Thursday, 13 September 2018

Evolutionary origins of animal biodiversity




September 3, 2018, University of Bristol
A new study by an international team of researchers, led by scientists from the University of Bristol, has revealed the origins and evolution of animal body plans.
Animals evolved from unicellular ancestors, diversifying into thirty or forty distinct anatomical designs. When and how these designs emerged has been the focus of debate, both on the speed of evolutionary change, and the mechanisms by which fundamental evolutionary change occurs.
Did animal body plans emerge over eons of gradual evolutionary change, as Darwin suggested, or did these designs emerge in an explosive diversification episode during the Cambrian Period, about half a billion years ago?
The research team tackled this question by exhaustively compiling the presence and absence of thousands of features from all living animal groups.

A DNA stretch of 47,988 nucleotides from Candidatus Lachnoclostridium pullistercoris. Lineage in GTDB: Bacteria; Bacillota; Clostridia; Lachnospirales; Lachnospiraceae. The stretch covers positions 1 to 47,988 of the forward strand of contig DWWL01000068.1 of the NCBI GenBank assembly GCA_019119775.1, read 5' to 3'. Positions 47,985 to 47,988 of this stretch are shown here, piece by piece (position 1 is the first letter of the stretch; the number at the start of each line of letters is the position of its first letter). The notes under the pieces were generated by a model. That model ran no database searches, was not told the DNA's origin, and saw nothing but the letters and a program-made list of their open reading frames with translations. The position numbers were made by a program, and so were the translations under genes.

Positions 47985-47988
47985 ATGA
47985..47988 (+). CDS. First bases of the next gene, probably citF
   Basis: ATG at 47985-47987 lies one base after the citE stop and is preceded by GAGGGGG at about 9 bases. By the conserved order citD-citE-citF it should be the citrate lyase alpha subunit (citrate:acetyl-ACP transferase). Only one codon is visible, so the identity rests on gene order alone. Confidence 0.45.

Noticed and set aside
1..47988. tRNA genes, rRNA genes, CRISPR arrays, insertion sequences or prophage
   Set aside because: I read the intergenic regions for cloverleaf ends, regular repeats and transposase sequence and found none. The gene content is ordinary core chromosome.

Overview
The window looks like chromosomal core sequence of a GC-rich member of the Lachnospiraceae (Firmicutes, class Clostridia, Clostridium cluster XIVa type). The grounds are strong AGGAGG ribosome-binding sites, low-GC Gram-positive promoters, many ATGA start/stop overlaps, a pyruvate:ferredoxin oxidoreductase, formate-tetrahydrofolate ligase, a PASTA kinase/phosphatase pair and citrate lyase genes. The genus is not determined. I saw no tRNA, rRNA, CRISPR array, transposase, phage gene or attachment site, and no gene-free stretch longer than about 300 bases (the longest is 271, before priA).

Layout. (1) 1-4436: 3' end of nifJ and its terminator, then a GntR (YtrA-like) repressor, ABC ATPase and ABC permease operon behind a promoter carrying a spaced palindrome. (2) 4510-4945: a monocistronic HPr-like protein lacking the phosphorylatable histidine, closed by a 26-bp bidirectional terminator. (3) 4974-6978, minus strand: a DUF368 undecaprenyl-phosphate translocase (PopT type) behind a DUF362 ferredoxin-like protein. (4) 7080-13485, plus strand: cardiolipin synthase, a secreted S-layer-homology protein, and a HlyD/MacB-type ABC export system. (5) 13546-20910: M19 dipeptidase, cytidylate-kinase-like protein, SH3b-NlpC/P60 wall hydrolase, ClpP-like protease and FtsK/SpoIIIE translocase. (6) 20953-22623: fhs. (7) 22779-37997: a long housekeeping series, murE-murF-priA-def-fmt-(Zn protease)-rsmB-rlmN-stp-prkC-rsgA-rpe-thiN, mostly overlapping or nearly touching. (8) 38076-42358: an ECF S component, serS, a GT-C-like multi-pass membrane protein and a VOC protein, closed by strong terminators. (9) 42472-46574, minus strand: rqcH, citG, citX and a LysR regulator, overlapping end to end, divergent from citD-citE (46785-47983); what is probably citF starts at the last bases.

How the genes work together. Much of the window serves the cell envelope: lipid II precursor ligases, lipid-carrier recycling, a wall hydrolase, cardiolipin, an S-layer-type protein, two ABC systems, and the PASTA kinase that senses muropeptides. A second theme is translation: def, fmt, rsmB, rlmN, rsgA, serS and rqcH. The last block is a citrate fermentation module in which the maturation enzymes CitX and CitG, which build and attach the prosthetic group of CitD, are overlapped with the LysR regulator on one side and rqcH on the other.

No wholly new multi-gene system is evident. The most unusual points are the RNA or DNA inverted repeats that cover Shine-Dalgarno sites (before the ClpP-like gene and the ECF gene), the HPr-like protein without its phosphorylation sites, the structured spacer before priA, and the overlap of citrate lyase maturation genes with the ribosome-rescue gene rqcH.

Professor Philip Donoghue, from the University of Bristol's School of Earth Sciences, said: "This allowed us to create a 'shape space' for animal body plans, quantifying their similarities and differences.
"Our results show that fundamental evolutionary change was not limited to an early burst of evolutionary experimentation. Animal designs have continued to evolve to the present day—not gradually as Darwin predicted—but in fits and starts, episodically through their evolutionary history."




No comments:

Post a comment

You only need to enter your comment once! Comments will appear once they have been moderated. This is so as to stop the would-be comedian who has been spamming the comments here with inane and often offensive remarks. You know who you are!

Related Posts with Thumbnails

ShareThis